Parkour in London: Everything You Need To Know

A brief history of parkour in London and where best to learn...

Looking at parkour in London is at times like looking at the progression of parkour itself. Parkour in London has shaped the future and presence of the sport, and alongside other pivotal cities, it’s made parkour into what it is today.

For a long time, a giant question mark seemed to hang over parkour. Very few people seemed to actually know exactly what it was.

The questions asked? What is parkour? What is the difference between parkour and freerunning? Is there such thing as a parkour shoe? Is parkour dangerous? Is parkour illegal? Is parkour a type of fruit? There were endless questions. And they didn’t seem to go away.

But those days are gone.

Now, parkour has risen. Over the past 10 or 20 years it has established itself firmly in the public eye. The questions being asked these days are much more constructive; they’re about where you can find parkour classes in the UK, and about where you can find the best parkour videos – and naturally, parkour fails – online.

The likes of the assassin’s creed parkour series and individual athletes like Jason Paul, Chase Armitage and James Kingston have capitalised on the scene popularised by legends like David Belle and Sebastien Foucan, and rarely a day goes by now without a parkour scene catching your eye online, on the television or even on the side of a bus.

The scene has spread far and wide at this point, but always etched in its history will be London. It’s the capital of the United Kingdom, the heart of so many scenes, and now it’s the place where Parkour UK, the official governing body of the sport, are based, and where Parkour Generations, the largest professional parkour organisation in the world, call their home.

So… let’s look a little bit closer at the current parkour scene in London. Where did it come from? Where can you learn? What made it so special? We’ve got the answers you need to know!

A Brief History of Parkour in London


The history of parkour goes far beyond London, and even the history of parkour in London goes far beyond what we’re about to lay out below; but here are just a few key facts which show how pivotal parkour in London was in making the sport popular across the whole of the UK.

Way back in 2002, when very few people could’ve put an accurate definition on the word ‘parkour’, a certain David Belle appeared in a BBC commercial/short-film called ‘Rush Hour’. David is commonly credited as being one of the fathers of the discipline, and this commercial would be what introduced Britain to parkour.

The advert showed Belle commuting via rooftops in order to make it home in time for, you guessed it, some top quality BBC programming, and to this day, it makes for one hell of a watch:

Parkour pandemonium swept the country, and the next year, in 2003, Channel 4 documentary ‘Jump London’ screened around the UK. The award-winning program featured French parkour athletes Sebastien Foucan, Johann Vigroux and Stephane Vigroux, and provided the British public with insight into the philosophy and movements of the sport.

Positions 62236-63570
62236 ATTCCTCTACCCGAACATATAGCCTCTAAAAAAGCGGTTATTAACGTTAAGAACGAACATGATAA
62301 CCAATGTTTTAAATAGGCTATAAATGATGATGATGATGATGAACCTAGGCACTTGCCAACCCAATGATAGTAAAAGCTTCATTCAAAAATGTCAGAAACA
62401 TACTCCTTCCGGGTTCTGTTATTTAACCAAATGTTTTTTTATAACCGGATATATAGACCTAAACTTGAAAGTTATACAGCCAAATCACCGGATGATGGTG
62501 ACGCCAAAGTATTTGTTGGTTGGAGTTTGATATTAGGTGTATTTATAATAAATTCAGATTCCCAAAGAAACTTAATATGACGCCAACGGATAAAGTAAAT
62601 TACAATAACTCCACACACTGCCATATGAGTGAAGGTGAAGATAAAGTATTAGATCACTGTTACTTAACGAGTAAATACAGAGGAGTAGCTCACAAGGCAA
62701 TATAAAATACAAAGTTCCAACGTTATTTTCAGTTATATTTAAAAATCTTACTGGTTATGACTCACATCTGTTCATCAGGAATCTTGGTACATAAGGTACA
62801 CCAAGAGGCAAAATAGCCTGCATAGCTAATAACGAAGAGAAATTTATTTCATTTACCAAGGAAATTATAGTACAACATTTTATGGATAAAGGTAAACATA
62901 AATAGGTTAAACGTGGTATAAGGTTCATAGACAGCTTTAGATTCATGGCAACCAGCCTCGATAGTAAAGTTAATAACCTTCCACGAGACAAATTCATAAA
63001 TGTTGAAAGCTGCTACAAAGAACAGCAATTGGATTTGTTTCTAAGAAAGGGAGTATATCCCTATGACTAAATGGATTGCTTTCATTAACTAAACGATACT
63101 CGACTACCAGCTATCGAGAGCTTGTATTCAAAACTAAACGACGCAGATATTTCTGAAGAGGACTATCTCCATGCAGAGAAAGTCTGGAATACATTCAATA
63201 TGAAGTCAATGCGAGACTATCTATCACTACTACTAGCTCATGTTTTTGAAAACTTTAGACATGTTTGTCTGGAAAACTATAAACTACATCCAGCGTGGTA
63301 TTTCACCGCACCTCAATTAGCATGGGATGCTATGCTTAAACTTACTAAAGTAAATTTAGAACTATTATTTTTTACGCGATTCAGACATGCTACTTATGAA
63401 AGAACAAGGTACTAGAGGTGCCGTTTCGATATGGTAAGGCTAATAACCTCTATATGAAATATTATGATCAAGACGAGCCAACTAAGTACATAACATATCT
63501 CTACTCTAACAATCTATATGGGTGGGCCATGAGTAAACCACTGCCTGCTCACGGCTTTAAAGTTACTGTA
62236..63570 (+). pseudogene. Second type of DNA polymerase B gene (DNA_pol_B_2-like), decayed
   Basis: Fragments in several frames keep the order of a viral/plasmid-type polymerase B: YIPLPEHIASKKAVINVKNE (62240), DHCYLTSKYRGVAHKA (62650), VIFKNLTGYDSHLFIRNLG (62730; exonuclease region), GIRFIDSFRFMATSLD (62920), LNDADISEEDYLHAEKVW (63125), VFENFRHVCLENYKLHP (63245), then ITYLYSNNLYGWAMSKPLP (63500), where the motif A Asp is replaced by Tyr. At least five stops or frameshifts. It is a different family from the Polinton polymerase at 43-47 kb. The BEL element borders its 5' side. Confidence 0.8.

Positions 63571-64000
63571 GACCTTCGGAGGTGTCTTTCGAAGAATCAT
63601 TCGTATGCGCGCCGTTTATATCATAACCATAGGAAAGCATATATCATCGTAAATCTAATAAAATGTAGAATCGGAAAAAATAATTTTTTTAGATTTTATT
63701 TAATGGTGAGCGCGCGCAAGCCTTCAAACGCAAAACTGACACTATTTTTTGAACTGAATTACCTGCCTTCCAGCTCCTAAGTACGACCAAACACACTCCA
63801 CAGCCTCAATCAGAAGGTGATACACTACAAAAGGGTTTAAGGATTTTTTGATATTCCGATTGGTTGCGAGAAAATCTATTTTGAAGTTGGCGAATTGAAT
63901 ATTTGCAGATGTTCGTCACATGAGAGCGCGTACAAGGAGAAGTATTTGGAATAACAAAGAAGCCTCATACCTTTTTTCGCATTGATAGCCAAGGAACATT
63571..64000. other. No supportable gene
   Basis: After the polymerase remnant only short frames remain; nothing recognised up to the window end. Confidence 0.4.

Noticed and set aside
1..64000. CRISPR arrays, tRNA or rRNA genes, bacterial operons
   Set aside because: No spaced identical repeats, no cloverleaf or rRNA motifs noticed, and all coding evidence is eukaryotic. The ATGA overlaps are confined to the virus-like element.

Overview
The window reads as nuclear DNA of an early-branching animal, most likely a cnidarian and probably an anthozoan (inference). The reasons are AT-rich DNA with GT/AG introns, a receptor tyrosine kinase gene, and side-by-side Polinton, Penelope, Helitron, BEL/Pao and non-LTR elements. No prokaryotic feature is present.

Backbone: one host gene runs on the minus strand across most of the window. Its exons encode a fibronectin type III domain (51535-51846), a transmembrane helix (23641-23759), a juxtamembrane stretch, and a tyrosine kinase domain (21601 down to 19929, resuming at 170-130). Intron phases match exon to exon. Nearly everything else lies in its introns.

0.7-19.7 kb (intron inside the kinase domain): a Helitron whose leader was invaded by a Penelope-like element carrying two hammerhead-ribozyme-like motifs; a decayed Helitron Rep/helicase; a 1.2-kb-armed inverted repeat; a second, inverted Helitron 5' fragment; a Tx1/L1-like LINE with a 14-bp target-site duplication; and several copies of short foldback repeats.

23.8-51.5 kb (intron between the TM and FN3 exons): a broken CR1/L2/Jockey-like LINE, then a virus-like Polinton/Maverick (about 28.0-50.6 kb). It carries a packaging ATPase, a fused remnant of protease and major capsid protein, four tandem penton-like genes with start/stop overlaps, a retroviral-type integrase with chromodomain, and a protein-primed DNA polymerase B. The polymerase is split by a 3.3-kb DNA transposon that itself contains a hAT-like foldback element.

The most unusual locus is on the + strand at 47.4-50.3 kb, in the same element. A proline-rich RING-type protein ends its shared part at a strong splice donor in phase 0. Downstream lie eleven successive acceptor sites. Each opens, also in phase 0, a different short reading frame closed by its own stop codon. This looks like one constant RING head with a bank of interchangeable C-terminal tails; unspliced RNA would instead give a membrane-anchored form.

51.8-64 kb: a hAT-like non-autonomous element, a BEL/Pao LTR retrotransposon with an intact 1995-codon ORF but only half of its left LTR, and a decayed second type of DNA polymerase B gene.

This program would also trigger the creation of the term ‘freerunning’, invented to mean exactly the same as ‘parkour’, and simply used as a translation of the French term for the UK audience.

After this, parkour crews began to pop up around not only London but the whole of the UK. The documentary was even so successful it spawned a ‘Jump Britain’ sequel two-years later, which was again wonderfully received.

By 2006, the government were employing practitioners Forrest Mahop and Parkour Generations‘ Dan Edwardes to teach parkour in city schools and run classes. Parkour Generations has since grown to become the largest teaching establishment for parkour in the world – to the point where it even played a pivotal role in the creation of the A.D.A.P.T qualification programme, the only recognised coaching qualification for parkour.

It’s gone from strength to strength ever since that David Belle commercial hit London, and one thing is for sure, it’s not going to slowing down anytime soon. So… how can you get involved?

Where Can You Learn Parkour in London?


Naturally, being the home of the parkour scene in the whole of the UK, some of the best parkour facilities in the world can be found in London. The best of them all?

Parkour Generations: The Chainstore Gym & Parkour Academy

The Chainstore Gym is the UK’s first dedicated parkour centre, and if you want to learn parkour in any shape or form in London, it’s where you want to be.

You’ll find the gym and academy “minutes from Canary Wharf”, across the river from the O2 Arena. It’s open every day from 10am-10pm and is tailor-made for all your parkour needs.

They run daily parkour and fitness classes, ranging from beginner to intermediate to expert and everything in between, or you can come by yourself for a personal workout.

The “Parkour Zone” is particularly cool. It’s a 14m x 14m space designed to mimic entirely the feel, atmosphere and conditions of the outside world. You’ll find concrete, metal, wood and all, but of course there’s more relaxed areas and regular gym gear too.

The Best Videos of Parkour in London


If you’re not sure about whether you really want to get into parkour or not, we recommend wholeheartedly trying it out as soon as possible. You won’t regret it. And here’s some more inspiration.

We’ve already posted David Belle’s ‘Rush Hour’ and the awesome ‘Jump London’ up above. Give them a watch and we’re sure you’ll be buzzing, but here’s a little something extra to get you in the mood…

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